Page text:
Security Concerns with Downgrading Java 2527
Good morning forum,
Quick question for all you forum intellects. The company i currently work for is in a bit of a pickle as far as PCI compliancy, and seeing that everyone on this forum has a vast amount of information, i thought someone would be able to help me out. Basically this is the story…
Someone has gone ahead and purchased software for use by the finance department and has not invovled IT, silly i know. Nevertheless, we are now at a point where the application they have acquired needs a java downgrade to run, meaning that the version of java we would be downgrading to is no longer supported by sun, meaning that all security updates to the java platform will be non-existent, leaving our PCI compliancy in jeopordy.
My first question is whether or not you know of any compensating controls we can implement which will relieve this PCI compliancy issue?
Secondly, if this is not possible as we have been finding that there are no compensating controls that seem relevant to this situation, can you point me in the direction of information that will reinforce our theory that this downgrade will leave us vulnerable from a security standpoint?
Thanks for any help you can lend in this regard,
Hi JL - I agree with your concerns and it’s definitely ‘cavet emperor’ (buyer beware), when the IT framework is not properly researched.
While I’d suggest aborsbing the loss and going back to the drawing board on ensuring all solutions are PCI compliant, you might explore whether you can ‘sandbox’ the Finance application (so it’s completely isolated from the PCI environment).
– Does it need to access the Internet?
– Can it be isolated to specific workstations that are outside the PCI infrastructure?
– If there’s just a small number of users, the application could be ported to a ‘kiosk’ environment (where remote control products could access the application)
– Good corporate AV solutions might help compensate for the exploits
Still, your PCI compliancy is worth far more than perhaps having to absorb some small costs for this application. While the Finance area most likely selected a good functional product, it’s always beneficial to get IT involved so they perform the ‘due diligence’ and bless the product in having a good fit within the organization (e.g., from technical, security, and support perspectives).
As requested, these links can provide some of the history associated with Sun Java vulnerabilities
Over 200 documented vulnerabilities -and-#40;and you can home in on specific versions-and-#41;
Numerous exploits have been developed by bad guys
http-and-#58;//www.google.com/search?hl=en-and-q=sun java exploits
Below also are some key links found in research this morning related to the PCI DSS standard. I saw some potential changes that might coming in SEPT 2008 in the last link.
Thank you for the information you have provided, it will definatley help with evidence for why we shouldnt be implemnting this.
I was suprised to see how many vulnerabilities there are in regards to java versions, especially when some of the vulnerabilities seem to carry over to later version of Java. Do you know if this is simply because people are finding new ways to exploit java, but expose the same vulnerabilities? Or is someone just over looking key aspects in the development of the product?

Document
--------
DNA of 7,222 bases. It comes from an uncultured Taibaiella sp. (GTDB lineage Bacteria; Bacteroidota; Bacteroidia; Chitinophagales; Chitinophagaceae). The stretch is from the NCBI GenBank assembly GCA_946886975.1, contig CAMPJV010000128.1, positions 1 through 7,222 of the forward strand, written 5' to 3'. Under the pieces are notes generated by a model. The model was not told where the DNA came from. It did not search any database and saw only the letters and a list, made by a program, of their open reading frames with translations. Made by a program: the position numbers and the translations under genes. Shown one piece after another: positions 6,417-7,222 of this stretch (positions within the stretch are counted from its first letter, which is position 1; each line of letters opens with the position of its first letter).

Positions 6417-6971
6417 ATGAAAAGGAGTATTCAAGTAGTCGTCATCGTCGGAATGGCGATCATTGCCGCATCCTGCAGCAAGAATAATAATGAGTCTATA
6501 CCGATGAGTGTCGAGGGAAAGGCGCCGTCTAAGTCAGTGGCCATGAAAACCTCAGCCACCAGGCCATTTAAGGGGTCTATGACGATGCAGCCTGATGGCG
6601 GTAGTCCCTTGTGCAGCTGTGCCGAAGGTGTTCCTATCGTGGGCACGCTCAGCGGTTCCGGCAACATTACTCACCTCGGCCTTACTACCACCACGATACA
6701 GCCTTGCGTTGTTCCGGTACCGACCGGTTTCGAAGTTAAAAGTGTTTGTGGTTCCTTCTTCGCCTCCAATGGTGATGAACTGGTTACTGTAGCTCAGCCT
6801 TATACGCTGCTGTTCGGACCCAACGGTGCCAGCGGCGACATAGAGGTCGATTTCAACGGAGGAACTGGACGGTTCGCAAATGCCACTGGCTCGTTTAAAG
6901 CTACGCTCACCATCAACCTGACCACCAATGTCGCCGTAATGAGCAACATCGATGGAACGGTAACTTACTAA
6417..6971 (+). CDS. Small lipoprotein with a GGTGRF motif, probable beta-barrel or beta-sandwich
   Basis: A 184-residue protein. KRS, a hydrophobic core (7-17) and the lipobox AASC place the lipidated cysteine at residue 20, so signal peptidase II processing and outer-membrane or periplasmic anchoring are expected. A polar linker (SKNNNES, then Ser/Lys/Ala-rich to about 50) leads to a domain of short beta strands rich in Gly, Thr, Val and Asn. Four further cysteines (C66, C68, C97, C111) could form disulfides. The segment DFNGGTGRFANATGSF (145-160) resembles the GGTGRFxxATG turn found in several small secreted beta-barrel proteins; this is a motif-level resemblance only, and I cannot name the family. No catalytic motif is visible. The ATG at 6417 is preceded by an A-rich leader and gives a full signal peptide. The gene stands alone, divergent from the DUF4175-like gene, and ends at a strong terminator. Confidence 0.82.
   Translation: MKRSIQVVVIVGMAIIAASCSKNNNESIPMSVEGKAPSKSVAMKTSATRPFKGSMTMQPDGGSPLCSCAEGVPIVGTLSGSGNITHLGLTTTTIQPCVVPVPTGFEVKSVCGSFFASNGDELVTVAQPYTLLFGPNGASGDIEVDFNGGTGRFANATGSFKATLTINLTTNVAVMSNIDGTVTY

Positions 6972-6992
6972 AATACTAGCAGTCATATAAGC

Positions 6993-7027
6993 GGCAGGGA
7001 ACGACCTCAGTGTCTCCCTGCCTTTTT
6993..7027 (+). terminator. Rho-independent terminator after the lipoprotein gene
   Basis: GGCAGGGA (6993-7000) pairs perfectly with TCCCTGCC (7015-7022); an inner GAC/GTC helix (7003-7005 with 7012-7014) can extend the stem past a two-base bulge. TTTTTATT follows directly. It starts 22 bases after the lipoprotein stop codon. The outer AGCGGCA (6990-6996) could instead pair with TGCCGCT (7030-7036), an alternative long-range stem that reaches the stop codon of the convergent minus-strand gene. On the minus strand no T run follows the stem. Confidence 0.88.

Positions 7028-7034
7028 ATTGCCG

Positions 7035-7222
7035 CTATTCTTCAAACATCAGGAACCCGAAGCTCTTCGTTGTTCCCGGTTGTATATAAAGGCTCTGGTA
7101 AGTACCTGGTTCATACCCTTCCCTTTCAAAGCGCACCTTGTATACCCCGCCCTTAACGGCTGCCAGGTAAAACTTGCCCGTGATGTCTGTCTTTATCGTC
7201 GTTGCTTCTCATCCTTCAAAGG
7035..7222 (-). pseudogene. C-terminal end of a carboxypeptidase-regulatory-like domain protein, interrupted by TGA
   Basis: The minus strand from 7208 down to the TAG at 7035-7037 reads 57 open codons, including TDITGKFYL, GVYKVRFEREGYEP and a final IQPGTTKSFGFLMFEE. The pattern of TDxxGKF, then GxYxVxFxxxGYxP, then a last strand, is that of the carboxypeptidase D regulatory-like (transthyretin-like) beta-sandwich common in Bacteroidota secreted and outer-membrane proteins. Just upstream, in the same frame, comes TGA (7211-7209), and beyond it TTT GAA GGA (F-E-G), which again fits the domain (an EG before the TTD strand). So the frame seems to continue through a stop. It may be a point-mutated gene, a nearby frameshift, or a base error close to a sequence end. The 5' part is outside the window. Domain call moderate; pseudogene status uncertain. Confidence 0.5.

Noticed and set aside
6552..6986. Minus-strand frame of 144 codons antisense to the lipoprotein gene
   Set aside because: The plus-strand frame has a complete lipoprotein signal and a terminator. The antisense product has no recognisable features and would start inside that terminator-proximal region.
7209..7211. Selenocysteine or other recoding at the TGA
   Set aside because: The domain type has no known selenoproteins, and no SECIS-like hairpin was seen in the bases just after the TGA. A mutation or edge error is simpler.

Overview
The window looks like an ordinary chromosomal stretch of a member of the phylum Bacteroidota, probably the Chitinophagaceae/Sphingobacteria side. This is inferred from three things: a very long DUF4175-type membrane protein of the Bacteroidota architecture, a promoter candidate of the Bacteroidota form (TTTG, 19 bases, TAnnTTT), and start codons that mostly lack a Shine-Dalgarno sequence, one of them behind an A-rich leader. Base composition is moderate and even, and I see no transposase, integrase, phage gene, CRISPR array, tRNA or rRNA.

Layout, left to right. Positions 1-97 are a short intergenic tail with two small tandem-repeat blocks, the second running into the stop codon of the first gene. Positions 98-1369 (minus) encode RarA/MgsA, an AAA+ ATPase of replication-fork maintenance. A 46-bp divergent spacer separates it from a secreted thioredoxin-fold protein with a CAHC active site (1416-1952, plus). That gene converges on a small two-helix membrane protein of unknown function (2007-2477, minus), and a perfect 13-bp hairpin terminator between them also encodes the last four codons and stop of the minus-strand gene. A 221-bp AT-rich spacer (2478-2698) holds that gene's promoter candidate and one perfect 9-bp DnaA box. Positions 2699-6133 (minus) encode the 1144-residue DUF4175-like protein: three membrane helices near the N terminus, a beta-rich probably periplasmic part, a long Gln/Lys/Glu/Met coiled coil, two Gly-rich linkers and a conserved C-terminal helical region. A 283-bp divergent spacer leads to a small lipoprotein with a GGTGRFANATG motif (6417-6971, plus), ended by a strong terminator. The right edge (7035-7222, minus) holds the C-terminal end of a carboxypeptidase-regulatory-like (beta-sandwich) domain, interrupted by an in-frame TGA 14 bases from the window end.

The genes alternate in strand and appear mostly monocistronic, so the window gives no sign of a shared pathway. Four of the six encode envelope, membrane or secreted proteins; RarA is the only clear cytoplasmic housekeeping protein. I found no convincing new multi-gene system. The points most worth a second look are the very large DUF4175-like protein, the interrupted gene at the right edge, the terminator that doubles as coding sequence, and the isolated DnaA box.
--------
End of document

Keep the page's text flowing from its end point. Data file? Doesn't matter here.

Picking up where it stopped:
Thanks again for all your input.
Do you know if this is simply because people are finding new ways to exploit java, but expose the same vulnerabilities? Or is someone just over looking key aspects in the development of the product?
It’s more about the complexity of JAVA itself. While JAVA is supposed to use a ‘sandboxing’ address scheme where everything resides within a certain framework, the programming language itself is complex and rich. This low-level programming environment is more reminiceint of Assembler, C , or C#.
JAVA can address real memory and the bad guys have found ways to crash the security layers through long or ususual character strings. Think of sending a 2,000 character URL or highly unusual items, the founders of the programming language never thought of in it’s design. It is one of the most popular programming languages, esp. for scripts and because of it’s power, it has potential for being misused by the bad guys.
As noted earlier, I would ensure being on the latest-and-greatest when it comes to all software, esp. to meet PCI DSS standards. If you can isolate the new application and only downgrade JAVA for those workstations (plus keep these downgraded clients completely out of the PCI environment), that solution may work?
yeah that was an option we looked at except for the fact that it is directly within the scope of PCI compliancy. We have ended up going with the route you have suggested, simply not allowing it.
As a final suggestion, I’d recommend formally requesting from vendor support that the application be changed to ensure it can run with the latest implementation of JAVA. As security is an essential part of meeting business needs today, it needs both a good foundation by the vendor and the best implementation practices by the development team as well.
Funny thing is that the vendor refuses to change their application. They simply shrugging it off and claiming that it isnt their issue. Stupid i know, im not sure why they wouldnt want to keep their client happy, as well comply with standards that will Undoubtedly affect their clients.
Very strange if you ask me.